Dancer Lindsey Weaving likes to test boundaries—but she stays classy about it. Staying true to the art comes before absurd outrageousness, and we agree 100%. This fiery New Yorker has been dancing all her life and has pulled off some creative maneuvers along the way. Multimedia projects with indie bands? You go, girl. We’re all eyes and ears on this innovative artist’s pursuit.
When did you know that you were meant to be a dancer? How did your journey start?
Well, I started taking ballet classes when I was four, but I didn’t really think it was what I would do with my life until I was about nineteen. I went to a state college in New Hampshire and majored in philosophy for a year. I took the dance classes that they offered there, and just knew immediately that I needed to transfer to a school where I could study dance full time. It took not dancing very regularly and feeling a big hole in my life to realize that I wanted to dedicate myself to it. Before that, it was never a decision for me, it was just what I did everyday.
And who are some performers that inspire you? Choreographers?
It’s funny because most of my favorite perfomers are people that I am friends with. I, of course, recognize the beauty and creativity of more famous artists, like Sylvie Guillem, or the choreographic wonder of Theresa Dekiersmaker of Rosas Dans Rosas, but having a personal connection with an artist or a performer always really does it for me. Knowing who made it makes a piece more real for me. When I went to The New School I got the opportunity to work with a choreographer named Juliana May. Being able to dance in one of her pieces was incredibly inspiring for me. Her artistic process was like a therapy session where all the dancers had to violently tear off their skin and bleed for each other. I hope that I can someday be able to invoke such raw emotions in my work.
Creating a performance piece doesn’t look easy—what’s your process like?
I use a lot of improvisation in my creative process. I generally will just improvise to music that I like in front of a mirror and sort of stop to realize the things I do that I find interesting at the time. I am drawn to the different and to the grotesque in movement. When I find myself doing a movement that I haven’t seen before, I am most satisfied. I also like to test the bodies physical limitations. Sometimes when I am choreographing in my mind or on paper, the hardest part is the next step, where I find that humans can’t execute most of the movement I want, so then I modify from there.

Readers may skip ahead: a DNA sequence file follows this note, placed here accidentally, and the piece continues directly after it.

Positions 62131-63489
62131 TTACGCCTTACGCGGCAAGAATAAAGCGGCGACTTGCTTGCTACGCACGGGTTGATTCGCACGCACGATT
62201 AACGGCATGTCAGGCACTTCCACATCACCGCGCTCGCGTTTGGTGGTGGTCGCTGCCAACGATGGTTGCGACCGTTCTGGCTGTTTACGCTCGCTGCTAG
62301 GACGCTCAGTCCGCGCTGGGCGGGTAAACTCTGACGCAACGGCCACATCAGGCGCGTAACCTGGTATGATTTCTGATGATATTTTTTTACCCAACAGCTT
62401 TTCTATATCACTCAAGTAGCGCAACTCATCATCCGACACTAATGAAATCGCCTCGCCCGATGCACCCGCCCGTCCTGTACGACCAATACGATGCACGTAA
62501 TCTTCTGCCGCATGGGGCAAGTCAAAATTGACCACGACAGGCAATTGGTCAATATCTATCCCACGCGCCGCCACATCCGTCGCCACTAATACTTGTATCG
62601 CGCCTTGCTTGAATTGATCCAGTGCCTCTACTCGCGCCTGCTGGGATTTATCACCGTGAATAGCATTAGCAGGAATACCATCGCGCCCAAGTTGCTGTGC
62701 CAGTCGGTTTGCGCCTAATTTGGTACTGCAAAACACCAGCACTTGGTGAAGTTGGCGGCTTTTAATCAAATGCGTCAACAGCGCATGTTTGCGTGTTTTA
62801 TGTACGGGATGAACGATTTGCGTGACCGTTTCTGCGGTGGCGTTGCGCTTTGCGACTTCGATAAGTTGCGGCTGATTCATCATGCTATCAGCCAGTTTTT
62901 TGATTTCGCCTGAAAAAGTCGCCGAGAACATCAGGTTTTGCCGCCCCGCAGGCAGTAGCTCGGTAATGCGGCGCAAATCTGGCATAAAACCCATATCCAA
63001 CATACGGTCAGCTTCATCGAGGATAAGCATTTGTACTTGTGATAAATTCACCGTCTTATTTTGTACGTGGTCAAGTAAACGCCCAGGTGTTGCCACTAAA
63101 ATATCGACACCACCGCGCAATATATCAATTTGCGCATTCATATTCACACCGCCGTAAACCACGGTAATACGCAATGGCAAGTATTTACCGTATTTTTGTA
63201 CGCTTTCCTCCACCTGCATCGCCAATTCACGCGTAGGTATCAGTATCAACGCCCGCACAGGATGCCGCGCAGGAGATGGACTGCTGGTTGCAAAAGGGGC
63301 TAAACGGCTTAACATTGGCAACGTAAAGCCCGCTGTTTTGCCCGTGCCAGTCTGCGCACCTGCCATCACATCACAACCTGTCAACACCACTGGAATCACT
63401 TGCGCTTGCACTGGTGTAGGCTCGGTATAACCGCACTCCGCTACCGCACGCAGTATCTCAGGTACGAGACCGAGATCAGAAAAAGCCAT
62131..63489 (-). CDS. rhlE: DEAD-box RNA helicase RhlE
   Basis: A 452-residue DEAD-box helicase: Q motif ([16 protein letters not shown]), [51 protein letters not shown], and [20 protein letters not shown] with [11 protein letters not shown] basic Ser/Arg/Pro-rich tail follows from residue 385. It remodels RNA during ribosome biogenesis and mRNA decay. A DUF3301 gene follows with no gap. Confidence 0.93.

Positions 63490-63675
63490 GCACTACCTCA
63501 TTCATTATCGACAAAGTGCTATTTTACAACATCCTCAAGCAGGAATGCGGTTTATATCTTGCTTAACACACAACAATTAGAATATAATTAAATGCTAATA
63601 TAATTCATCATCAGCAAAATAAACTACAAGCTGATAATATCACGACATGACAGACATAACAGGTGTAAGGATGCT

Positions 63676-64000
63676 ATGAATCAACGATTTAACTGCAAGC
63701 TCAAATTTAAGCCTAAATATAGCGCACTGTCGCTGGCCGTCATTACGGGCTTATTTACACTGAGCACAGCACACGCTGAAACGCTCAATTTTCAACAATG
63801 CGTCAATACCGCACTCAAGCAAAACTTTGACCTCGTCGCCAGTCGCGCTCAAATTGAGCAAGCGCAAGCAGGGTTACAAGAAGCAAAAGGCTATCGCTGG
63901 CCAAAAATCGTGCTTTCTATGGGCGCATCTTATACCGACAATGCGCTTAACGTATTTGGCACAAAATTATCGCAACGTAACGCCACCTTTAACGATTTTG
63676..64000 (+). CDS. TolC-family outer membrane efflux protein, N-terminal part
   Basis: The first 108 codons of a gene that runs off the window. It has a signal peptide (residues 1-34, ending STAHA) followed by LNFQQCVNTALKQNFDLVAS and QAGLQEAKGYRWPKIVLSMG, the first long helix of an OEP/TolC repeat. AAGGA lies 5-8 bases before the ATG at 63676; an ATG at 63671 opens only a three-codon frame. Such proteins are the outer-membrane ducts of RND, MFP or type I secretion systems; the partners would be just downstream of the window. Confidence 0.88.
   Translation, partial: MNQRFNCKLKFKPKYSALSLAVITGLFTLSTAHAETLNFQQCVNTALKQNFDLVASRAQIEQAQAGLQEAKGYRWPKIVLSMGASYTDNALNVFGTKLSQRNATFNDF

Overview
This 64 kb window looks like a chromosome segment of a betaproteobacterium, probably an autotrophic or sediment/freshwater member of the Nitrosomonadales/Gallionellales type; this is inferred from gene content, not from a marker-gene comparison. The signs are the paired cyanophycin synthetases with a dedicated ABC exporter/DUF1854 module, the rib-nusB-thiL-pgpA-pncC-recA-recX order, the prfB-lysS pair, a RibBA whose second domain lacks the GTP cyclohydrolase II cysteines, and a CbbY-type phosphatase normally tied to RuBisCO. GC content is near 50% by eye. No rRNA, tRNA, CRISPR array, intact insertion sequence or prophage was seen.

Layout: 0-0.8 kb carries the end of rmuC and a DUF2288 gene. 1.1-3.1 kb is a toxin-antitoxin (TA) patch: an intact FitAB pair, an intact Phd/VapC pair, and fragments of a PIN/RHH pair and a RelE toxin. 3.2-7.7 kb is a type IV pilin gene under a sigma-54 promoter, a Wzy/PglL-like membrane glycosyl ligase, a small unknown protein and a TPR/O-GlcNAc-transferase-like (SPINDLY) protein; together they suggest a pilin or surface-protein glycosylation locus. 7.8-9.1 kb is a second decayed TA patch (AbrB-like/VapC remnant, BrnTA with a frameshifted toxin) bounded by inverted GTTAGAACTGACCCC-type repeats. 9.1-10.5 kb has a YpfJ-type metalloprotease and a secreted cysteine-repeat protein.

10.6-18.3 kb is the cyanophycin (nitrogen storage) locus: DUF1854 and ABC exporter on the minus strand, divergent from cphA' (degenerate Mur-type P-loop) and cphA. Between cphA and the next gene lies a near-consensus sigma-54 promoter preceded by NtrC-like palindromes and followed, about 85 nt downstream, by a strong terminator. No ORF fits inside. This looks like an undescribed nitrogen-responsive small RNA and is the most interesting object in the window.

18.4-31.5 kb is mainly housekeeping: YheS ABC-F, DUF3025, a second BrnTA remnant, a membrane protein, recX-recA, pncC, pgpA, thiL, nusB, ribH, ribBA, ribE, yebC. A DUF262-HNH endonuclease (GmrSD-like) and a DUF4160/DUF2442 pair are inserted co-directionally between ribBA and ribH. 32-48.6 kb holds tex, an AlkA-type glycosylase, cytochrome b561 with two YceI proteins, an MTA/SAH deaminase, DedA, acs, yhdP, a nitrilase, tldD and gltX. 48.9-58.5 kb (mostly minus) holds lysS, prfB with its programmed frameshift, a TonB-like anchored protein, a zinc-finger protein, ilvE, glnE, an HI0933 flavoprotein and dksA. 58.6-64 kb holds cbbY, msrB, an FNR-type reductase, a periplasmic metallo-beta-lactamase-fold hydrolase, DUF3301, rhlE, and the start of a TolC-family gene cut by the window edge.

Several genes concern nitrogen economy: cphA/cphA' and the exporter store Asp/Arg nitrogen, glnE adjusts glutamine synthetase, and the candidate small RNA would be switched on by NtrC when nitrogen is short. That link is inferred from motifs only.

Which styles interest you the most? Why?
I am most interested in the art form that exists between the pure form and performance art. I like to test boundaries and to be weird, but I like those things to remain within the dance. It’s difficult in New York, when it seems like everyone is just trying to out-weird everyone else. I don’t like to use props or nudity, or body paint, which is very popular right now. I want the movement to be weird, not the naked mannequin with a poem written on it.
You have a formal training in dance. What are some more bizarre areas of movement that you’ve studied?
My time at The New School definitely proves to be the most bizarre time yet. I have studied many dance and movement forms, but the classes that I have taken that have been most bizarre are always improvisation classes. People are weirder than forms.
What are some highlights of your career thus far?
I’m not sure my career has even started! I think a highlight in my past few months was just realizing how important collaboration is to me. I am really not interested in making dance by myself. My good friend, and amazing choreographer and dancer, Sophie Bromberg, and I have spent a lot of time choreographing together, and I’ve realized that art can be much more meaningful when it’s an effort between people. Not just other dancers, but collaborations between visual artists and musicians as well.
What are you working on now? Solo projects and/or collaborations.
My current project is a collaboration between myself, Sophie Bromberg, and the indie pop band Tiny Hazard. They have a show coming up that required a multimedia element, and asked me to choreograph a piece to their set. I asked Sophie to choreograph with me, and it has been a really amazing process. It’s rare that I come to make a piece of work with music in mind before any of the dance is made. I also feel freedom in this project because the audience is coming to a rock show, so I don’t have to cater to a “dance audience.” Meaning, I have the freedom to be more cliche than usual.
Your career is very physically demanding. What do you do to keep in shape? Any pro-tips for us?
It’s really difficult to keep in shape after college, because dance classes are so expensive to take individually. I ride my bike everywhere and do yoga mostly. Also, the best exercise to stay in shape is dancing regularly.
Where would you like to go with your career next? What’s on the horizon for you?
I am most interested in choreography right now. Performing is awesome, but what I find most rewarding is being creative in the studio, and not passing up opportunities when they come. I also really love performing at music events. Generally, when people see music, they can relax and have a drink and enjoy, whereas, a lot of times seeing dance can really be work for the audience. I find music audiences much less stuffy. So, I guess the short answer to this question is that I’m not sure!
What’s some advice you’d have for aspiring dancers?
Mostly just to keep your instrument (body) well tuned, and to remember why you started in the first place. It’s a really difficult art form to pursue, so don’t let it stop being fun for you.
Image: Keith Baraclough